Thursday, December 10, 2015

Color theory & web design: Choosing a color scheme for your website

In part one of our two-part series, "Color Theory & Web Design", we talked about the importance of understanding color theory basics when choosing colors for your website. We looked at how to use the color wheel to pair colors, as well as how hue, value, and saturation can contribute to how a design is perceived.

In this article, we'll take a look at the various types of color schemes that you can use for your website or brand, as well as tools and resources to help you choose a color palette.


There are a variety of color scheme options that can be created by using the color wheel to pair colors in different ways. These color schemes can help you to build a color palette for your website that is both cohesive and appealing to your audience. Below are some examples of popular color schemes.

Monochromatic

A monochromatic color scheme is simply made up of a single color, with different tints and shades used to created a full color palette. This is a great way to ensure that all of your colors will work well together and appear balanced, since they are all derived from the same hue. A monochromatic color palette can be helpful in highlighting a primary brand color while still offering a variety of colors to choose from to make your design more interesting.

Complementary

A complementary color scheme consists of colors that are opposite each other on the color wheel. This creates a color palette with high contrast, which can be beneficial on a website in order to draw attention to certain content areas with a contrasting accent color. Using complementary colors will help to create harmony in your design.

Compound (or split complementary)

A compound color scheme is created when you choose a color and the two colors adjacent to its complementary color. While similar to a complementary color scheme, the addition of adjacent colors helps to create a more interesting color palette but with less contrast.

Triadic

Triadic color schemes consist of colors that are evenly spaced on the color wheel. This helps to build a more varied color palette while still appearing balanced. A triadic color scheme is a great choice for building up a selection of accent colors to use on your website for elements like calls-to-action or other buttons.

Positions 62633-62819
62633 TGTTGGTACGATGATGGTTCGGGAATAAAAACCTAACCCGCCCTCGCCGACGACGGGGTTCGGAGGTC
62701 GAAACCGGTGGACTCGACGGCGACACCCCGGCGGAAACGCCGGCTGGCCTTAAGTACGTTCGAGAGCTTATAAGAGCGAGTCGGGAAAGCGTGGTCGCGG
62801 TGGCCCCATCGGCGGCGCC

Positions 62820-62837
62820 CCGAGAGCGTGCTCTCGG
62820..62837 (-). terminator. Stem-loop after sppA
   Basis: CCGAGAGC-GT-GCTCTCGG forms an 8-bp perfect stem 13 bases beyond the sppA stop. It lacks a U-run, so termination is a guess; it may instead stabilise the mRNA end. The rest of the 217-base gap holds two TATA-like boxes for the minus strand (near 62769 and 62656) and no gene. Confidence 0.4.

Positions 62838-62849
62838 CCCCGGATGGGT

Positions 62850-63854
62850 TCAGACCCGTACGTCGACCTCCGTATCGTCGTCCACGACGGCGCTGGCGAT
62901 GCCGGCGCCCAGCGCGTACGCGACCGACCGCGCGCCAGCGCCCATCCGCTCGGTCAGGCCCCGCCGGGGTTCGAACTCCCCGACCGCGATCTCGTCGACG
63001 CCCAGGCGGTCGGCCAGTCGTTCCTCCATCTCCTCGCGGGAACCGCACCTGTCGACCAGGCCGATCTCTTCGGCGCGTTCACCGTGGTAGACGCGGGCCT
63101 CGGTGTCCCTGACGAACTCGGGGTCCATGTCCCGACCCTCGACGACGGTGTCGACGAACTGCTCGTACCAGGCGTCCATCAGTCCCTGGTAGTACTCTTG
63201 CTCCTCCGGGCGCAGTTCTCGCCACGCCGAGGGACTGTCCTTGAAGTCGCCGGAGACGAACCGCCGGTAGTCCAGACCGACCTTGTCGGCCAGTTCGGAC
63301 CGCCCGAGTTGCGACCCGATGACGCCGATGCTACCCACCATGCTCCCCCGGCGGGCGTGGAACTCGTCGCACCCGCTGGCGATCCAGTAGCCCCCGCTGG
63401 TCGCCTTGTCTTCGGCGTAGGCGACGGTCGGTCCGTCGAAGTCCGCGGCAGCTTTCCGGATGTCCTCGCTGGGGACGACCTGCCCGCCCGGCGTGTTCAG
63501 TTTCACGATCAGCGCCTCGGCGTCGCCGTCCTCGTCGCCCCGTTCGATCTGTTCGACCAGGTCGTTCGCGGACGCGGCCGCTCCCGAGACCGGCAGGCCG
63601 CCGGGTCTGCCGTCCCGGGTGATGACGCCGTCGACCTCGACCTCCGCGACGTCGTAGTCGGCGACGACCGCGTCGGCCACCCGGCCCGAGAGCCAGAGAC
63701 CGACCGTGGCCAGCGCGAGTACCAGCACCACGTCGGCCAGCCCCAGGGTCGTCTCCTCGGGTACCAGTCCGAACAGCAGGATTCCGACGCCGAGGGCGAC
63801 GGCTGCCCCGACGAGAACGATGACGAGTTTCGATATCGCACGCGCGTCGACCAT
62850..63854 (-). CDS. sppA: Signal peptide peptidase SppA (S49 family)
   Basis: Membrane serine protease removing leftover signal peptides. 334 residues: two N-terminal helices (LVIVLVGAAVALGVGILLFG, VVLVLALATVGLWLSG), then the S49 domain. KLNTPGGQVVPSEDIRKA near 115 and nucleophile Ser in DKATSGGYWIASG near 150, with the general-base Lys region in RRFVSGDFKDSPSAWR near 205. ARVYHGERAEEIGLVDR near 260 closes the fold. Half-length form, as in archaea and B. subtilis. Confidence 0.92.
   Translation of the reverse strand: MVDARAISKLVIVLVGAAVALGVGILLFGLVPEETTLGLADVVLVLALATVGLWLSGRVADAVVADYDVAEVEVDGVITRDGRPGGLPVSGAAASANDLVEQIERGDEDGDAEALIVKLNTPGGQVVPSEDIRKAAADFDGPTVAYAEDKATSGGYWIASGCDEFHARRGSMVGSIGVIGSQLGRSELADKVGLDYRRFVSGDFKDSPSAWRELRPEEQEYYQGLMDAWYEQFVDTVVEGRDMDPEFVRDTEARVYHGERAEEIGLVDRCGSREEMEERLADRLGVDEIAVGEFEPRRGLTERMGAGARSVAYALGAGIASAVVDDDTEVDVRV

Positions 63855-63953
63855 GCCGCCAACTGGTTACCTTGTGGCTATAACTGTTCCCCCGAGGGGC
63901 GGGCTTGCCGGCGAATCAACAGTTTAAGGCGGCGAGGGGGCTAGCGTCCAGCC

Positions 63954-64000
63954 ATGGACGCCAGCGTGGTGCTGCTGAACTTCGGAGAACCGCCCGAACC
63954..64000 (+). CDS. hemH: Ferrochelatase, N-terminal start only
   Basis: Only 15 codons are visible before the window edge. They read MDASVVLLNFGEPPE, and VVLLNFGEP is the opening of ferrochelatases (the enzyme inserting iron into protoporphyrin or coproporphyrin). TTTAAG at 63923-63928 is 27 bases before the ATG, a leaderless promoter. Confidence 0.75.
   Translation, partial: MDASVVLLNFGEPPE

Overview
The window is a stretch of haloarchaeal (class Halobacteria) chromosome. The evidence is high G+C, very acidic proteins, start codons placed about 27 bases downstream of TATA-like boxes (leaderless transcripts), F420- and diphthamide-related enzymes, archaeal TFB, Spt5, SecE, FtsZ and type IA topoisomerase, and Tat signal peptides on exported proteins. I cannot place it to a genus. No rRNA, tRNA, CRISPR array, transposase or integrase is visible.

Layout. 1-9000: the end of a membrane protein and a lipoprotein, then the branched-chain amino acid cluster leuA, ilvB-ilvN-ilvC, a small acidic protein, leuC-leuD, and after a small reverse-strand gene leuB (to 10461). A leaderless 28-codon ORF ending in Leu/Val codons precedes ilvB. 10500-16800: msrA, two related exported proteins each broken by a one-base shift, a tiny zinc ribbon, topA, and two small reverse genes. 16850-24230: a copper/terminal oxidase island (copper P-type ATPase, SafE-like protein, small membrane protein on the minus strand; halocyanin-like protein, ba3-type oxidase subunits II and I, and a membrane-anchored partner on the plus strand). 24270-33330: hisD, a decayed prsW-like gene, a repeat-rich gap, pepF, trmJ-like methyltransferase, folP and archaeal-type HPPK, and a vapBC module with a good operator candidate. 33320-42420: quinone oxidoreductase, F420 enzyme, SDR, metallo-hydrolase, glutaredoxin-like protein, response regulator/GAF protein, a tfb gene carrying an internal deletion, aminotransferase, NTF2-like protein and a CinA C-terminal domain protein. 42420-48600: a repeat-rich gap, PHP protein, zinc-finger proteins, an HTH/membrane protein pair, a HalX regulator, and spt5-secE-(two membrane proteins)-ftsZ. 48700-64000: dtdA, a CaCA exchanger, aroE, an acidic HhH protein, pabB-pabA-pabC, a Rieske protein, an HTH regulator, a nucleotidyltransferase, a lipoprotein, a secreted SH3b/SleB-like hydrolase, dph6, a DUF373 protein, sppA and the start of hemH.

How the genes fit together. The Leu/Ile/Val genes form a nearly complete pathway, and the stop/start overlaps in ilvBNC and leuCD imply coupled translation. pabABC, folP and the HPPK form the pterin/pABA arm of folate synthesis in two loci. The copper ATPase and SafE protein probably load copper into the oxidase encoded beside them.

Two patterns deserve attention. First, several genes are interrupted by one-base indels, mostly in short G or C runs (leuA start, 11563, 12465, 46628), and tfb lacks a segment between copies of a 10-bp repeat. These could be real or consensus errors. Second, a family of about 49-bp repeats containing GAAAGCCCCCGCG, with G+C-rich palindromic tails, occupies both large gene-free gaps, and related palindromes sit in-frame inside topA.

Analogous 

An analogous color scheme is created when you choose colors that are next to each other on the color wheel. It is similar to a monochromatic color scheme, but with a larger range of colors. However, it generally results in a low-contrast color palette, and may benefit from choosing an additional accent color when used for a website.

Websites with effective color palettes

The Aircom website uses a monochromatic color scheme, with various tints and shades of yellow.

Swink

The color palette on the Swink site uses a complementary color scheme, combining blue with orange.

Strategic Materials

The Strategic Materials website has a color palette based on a triadic color scheme.

Natuur & Milieu

On the Natuur & Milieu website, the color palette is built around an analogous color scheme, with colors range from blue to green.

Imaging Office

The color palette for the Imaging Office Systems website is made up of two sets of complementary colors: red and green with blue and orange.

Color selection resources

Check out our post on tips for choosing a color scheme for your website for additional information, or try out some of these online tools:

Need help with color selection for your website?

We would be glad to help! Color is a crucial part of your company's brand, and we can you help you send the right message to your audience. Get your project started with TBH Creative.
Tatum

About the author | Tatum Hindman

Tatum is the president of TBH Creative and is responsible for building long-term client relationships. She enjoys the strategy behind web design and sitting down with clients to define online marketing goals. She likes to blog about questions or topics that clients ask about as well as sharing new tricks.

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